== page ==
Cyberattacks Anger Lawmakers As They Prepare a US Response

May 20, 2021 by Tom Ramstack
(Photo via Wikimedia Commons)

WASHINGTON — Lawmakers who listened to Defense Department officials explain recent cyberthreats Friday gave unmistakable hints that some kind of large-scale U.S. response is coming soon.

The hearing of the House Armed Services subcommittee on cyber, innovative technologies and information systems assessed how much of a risk from hackers the United States faces.

“We are in a period of strategic competition,” said Gen. Paul M. Nakasone, commander of the U.S. Army Cyber Command.

Defense analysts name Russia, China, North Korea, Iran and Syria as some of the greatest cyberworld adversaries. Other risks come from what they call “non-state actors,” which normally refers to criminals who use ransomware to get money.

Ransomware is computer code launched by hackers to encrypt an organization’s software, thereby making it unusable. The hackers then demand money in exchange for unlocking the files.

The most devastating incident mentioned during the congressional hearing was the May 7 ransomware attack against Colonial Pipeline that shut down the nation’s biggest fuel pipeline, causing gasoline shortages and higher prices in 11 states. Service resumed on the pipeline this week after the company paid hackers using the name DarkSide nearly $5 million in cryptocurrency.

In another example, the Washington, D.C. police department is negotiating with hackers to avoid having them release confidential police files on the Internet. Thieves who stole the information are demanding a $4 million ransom.

In both cases, the hackers have been traced to gangs of sophisticated computer programmers. Other times, Russian government agents were blamed, such as when they tapped into sensitive files of U.S. agencies in the 2020 SolarWinds attack or sought to use the Internet to influence the 2016 presidential election.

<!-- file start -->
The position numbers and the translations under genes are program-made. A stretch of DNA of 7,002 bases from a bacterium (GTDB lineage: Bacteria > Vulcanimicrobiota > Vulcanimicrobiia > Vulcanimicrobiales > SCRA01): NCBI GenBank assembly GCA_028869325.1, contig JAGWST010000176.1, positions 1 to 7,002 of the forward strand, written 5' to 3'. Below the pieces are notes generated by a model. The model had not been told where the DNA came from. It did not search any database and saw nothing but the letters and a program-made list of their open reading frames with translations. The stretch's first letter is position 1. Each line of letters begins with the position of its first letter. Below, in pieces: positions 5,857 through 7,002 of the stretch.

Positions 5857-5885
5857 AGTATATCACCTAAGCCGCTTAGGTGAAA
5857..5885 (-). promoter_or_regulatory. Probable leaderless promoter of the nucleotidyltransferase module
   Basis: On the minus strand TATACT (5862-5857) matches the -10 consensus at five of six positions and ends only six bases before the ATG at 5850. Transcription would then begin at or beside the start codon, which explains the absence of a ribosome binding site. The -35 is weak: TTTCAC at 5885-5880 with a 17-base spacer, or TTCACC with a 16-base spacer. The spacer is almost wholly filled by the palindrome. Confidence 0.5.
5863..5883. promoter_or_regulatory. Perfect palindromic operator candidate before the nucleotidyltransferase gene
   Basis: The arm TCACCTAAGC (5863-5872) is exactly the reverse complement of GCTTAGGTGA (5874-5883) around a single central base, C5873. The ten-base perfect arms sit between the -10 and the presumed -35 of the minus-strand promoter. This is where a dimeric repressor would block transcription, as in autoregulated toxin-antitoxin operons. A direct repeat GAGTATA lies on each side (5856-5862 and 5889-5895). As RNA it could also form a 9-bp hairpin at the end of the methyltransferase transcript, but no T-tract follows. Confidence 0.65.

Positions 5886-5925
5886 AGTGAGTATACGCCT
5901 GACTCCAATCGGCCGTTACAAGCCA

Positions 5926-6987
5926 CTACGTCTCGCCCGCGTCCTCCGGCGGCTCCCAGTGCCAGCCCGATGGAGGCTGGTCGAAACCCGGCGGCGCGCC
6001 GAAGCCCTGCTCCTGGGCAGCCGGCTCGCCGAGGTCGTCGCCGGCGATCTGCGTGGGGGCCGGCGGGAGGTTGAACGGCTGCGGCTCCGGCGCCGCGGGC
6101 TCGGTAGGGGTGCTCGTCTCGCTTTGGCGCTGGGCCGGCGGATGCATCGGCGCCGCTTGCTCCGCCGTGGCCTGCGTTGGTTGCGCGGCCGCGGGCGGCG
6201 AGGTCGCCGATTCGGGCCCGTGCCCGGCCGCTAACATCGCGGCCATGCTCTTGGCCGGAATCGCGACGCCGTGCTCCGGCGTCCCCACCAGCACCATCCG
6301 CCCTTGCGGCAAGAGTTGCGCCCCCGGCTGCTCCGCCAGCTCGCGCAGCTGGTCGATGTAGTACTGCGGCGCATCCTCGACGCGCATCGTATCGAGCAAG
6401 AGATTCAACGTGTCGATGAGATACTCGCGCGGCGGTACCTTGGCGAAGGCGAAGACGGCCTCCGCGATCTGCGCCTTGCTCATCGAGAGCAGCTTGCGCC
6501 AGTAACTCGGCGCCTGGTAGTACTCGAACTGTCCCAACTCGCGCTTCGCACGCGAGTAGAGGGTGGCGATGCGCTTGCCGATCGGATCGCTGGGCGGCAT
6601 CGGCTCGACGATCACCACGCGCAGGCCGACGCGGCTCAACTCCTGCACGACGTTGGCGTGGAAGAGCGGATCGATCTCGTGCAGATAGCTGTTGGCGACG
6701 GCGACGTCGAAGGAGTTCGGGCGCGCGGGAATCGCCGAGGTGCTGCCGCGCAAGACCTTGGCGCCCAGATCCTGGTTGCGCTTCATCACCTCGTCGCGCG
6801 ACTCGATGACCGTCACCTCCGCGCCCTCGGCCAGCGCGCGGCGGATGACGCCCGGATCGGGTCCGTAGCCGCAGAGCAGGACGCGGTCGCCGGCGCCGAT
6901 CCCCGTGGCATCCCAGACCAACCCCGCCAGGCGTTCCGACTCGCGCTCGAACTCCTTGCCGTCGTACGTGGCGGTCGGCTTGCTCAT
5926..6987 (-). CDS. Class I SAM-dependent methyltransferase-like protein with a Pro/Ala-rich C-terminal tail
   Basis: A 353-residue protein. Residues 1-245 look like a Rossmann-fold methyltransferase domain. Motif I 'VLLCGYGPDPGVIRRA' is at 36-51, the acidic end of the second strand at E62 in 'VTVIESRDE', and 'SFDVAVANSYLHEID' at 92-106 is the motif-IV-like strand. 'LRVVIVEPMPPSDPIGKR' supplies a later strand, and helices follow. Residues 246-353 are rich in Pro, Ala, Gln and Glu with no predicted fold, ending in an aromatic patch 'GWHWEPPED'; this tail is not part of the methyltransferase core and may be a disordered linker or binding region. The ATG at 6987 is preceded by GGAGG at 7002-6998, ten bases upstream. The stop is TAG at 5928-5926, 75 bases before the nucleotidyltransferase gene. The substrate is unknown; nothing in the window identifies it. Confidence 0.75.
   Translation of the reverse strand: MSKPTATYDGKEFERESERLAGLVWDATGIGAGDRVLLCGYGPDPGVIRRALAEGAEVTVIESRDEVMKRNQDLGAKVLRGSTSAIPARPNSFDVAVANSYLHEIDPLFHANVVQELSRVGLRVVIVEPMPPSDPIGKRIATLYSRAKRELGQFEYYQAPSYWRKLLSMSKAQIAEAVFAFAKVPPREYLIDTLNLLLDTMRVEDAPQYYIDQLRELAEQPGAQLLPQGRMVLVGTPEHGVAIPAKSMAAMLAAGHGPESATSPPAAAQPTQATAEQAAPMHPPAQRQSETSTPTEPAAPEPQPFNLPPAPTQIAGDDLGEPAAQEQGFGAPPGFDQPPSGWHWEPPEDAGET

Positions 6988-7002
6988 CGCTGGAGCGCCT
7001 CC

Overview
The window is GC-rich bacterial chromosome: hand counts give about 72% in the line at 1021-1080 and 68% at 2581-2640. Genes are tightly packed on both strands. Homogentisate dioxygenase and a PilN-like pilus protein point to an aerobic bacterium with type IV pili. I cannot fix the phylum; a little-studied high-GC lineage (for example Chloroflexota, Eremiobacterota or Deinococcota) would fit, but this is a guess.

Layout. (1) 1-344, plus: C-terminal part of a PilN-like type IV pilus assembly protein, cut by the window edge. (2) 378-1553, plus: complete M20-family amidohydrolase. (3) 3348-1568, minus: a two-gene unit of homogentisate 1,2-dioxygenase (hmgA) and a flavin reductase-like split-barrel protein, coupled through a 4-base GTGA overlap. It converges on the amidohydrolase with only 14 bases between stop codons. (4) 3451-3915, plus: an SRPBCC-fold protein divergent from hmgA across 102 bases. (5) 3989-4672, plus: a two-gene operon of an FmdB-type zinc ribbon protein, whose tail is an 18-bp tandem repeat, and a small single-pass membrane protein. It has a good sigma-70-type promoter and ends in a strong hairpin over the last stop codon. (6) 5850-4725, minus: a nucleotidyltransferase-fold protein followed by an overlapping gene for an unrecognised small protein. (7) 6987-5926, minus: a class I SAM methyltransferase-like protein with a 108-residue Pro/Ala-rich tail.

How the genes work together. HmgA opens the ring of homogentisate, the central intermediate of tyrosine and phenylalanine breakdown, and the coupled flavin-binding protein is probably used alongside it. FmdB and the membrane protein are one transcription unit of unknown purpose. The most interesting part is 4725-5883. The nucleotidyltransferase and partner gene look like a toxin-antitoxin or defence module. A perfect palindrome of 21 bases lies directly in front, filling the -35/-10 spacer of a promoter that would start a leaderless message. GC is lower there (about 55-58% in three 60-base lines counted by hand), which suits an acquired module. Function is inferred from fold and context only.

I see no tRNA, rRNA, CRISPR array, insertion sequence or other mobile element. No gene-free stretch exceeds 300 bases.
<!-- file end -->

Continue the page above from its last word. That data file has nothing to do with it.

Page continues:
In another case, the U.S. Defense Department accused the Chinese military of hacking attacks intended to steal American technology and potentially disrupt the economy.

In March, Microsoft Corp. warned the world that Chinese hackers using the name Hafnium infected tens of thousands of Microsoft Exchange servers, most commonly used by small to mid-sized businesses.

“Cyber security is national security,” Nakasone told the congressional subcommittee.

Further evidence of the government’s renewed cybersecurity emphasis came from an executive order President Joe Biden issued on May 12. It requires more information-sharing about potential hacking attacks among government agencies and greater outreach to organize public-private joint ventures.

“Incremental improvements will not give us the security we need,” the executive order says. “Instead, the federal government needs to make bold changes and significant investments in order to defend the vital institutions that underpin the American way of life.”

Biden is proposing $2.1 billion for cybersecurity in his 2022 federal budget.

Mieke Eoyang, a deputy defense secretary for cyberpolicy, said at the congressional hearing that identifying computer-based threats is difficult because the attacks are launched anonymously from many places in the world.

“It’s always a challenge to pull that apart and determine who are the non-state actors and who are the state actors,” she said.

She also said the U.S. government is unlikely to succeed alone. Instead, cybersecurity requires assistance from allies and corporations most likely to be targeted.

Members of the subcommittee mentioned “strategy,” “tactics” and “funding” as the key issues to the U.S. response before moving to a closed-door classified discussion.

None of them expressed opposition to a bigger Defense Department cybersecurity initiative.

Rep. James R. Langevin, D-R.I., said that until recently, skeptics of the Defense Department downplayed cyberthreats against the U.S. government and economy.

“I hope the last year has changed those perspectives,” Langevin said.

Rep. Mike Gallagher, R-Wis., said he hoped the federal government would set aside cybersecurity funds that match the dangers to the United States.

“I think it’s safe to say that challenge is only going to grow in the short-term,” Gallagher said.

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